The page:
Downturn May Tighten Mafia Grip on Italy's Economy

Italian shopkeepers pay about 250 million euros a day to Mafia protection rackets and loan sharks and fear the current downturn could allow the mob to further tighten its stranglehold on the vulnerable economy.

The warning came on Tuesday from the Italian shopkeepers' association Confesercenti, many of whose members are frightened into paying the "pizzo" -- as protection money is known -- to the various regional crime groups in southern Italy.

"The economic crisis makes the Mafia even more dangerous," said Confesercenti Chairman Marco Venturi, presenting a study called "Crime's Hold on Business."

"Mafia businesses threaten to use the economy's weakness and uncertainty to strengthen their position," he said, urging banks and government to secure credit so that desperate firms do not turn to loan sharks, though an estimated 180,000 already have.

The four biggest mafias -- Calabria's 'Ndrangheta, Sicily's Cosa Nostra, Naples' Camorra and Puglia's Sacra Corona Unita -- make up "a huge holding company with total turnover of about 130 billion euros ($165.6 billion) and profits approaching 70 billion euros."

This chimes with recent data suggesting that these groups' combined earnings would make them the biggest company in Italy, equivalent to a large chunk of the country's economic output.

Interior Minister Roberto Maroni said last month that the 'Ndrangheta alone, which, with its hold on the European drugs market, has outgrown the Cosa Nostra, makes 45 billion euros a year, which he said was "almost 3 percent of GDP."

The new study focused on Mafia activities directly relating to the business world, from protection money and usury to night clubs, restaurants, building, butchers, fish markets, bakeries and even funerals -- a commercial empire worth about 92 billion euros a year or 6 percent of the economy, the association said.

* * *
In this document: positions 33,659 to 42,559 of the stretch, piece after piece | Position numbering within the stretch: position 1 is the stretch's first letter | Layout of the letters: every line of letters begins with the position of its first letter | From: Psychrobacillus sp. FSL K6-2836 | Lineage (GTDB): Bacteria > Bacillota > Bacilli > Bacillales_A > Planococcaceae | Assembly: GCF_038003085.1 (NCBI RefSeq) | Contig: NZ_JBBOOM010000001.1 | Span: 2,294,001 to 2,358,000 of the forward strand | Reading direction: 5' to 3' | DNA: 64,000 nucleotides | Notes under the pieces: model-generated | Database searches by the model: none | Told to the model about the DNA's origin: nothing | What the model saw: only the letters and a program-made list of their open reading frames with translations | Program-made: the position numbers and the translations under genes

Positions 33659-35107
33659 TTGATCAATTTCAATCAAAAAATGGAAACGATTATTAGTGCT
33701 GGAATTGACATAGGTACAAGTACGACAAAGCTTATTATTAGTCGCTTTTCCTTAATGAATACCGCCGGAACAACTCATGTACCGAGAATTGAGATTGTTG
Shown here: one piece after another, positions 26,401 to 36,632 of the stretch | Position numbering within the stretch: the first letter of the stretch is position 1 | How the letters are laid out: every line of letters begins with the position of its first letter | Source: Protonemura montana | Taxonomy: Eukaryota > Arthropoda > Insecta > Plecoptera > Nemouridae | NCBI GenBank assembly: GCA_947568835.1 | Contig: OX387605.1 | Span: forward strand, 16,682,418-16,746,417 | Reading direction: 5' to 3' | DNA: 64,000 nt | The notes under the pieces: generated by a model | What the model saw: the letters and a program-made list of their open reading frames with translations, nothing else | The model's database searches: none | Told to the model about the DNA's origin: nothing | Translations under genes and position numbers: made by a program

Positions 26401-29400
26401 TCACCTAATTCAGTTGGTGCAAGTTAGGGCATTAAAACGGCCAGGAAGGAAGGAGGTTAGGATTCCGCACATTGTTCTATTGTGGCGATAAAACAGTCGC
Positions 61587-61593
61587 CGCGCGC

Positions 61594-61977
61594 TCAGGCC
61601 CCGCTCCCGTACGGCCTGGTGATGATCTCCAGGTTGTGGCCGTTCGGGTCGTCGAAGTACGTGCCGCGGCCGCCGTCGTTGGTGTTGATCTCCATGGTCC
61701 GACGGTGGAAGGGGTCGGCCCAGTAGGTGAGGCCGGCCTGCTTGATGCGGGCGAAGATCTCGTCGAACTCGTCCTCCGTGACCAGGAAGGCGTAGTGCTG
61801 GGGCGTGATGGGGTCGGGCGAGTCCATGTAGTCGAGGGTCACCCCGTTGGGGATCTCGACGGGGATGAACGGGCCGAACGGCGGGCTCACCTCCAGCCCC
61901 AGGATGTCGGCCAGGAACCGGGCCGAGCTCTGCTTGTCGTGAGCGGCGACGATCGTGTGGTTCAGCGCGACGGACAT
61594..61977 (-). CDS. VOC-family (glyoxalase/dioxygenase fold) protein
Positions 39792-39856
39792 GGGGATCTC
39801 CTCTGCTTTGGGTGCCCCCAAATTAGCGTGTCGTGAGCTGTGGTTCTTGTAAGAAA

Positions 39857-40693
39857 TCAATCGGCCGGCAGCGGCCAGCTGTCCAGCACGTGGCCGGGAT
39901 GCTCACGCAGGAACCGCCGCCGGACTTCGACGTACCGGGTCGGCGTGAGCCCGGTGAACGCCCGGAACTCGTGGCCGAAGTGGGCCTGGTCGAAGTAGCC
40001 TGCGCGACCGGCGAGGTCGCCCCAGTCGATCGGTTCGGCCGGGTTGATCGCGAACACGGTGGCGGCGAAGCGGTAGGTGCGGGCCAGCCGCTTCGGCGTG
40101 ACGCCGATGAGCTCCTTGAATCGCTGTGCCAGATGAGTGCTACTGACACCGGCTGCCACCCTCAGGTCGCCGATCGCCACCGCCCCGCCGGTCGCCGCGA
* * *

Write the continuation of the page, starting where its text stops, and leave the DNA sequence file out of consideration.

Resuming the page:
"Every day a huge mass of money goes out of the pockets of Italian shopkeepers and entrepreneurs and into those of the mafias, something like 250 million euros a day, 10 million an hour and 160,000 a minute," said Confesercenti.

Executive Pay

The study, drawing on information from Confesercenti's huge network of members and its own Mafia research arm, SOS Impresa, even gave estimates of pay structures in the mob, ranging from 10,000-40,000 euros a month earned by a "Clan chief or CEO" to the 1,500 euros paid to a racket "enforcer" or a drug pusher.


It detailed the going rates for protection money in Sicily and Naples, with building sites forking out 10,000 euros a month to avoid sabotage, supermarkets 3,000-5,000 a month, small shops 200-500 and market stalls handing over a few euros a day.

There were stomach-churning tales of the mafia in the food industry, from shady butchers repackaging rotten salami or meat from diseased livestock to bakeries using unsafe fuel for ovens -- "in some cases wood from coffins after bodies were exhumed."

Italy's center-right prime minister, Silvio Berlusconi, has promised to deal decisively with organized crime, as grass-roots movements in Sicily and Naples increasingly urge businesses to refuse to pay the "pizzo," despite the threat of violence.

But Confesercenti warned against the "double morality" of some businesses who obey "the rules of the state and the market when they operate in northern central Italy but adapt very easily to mafia rules if they have interests in southern Italy."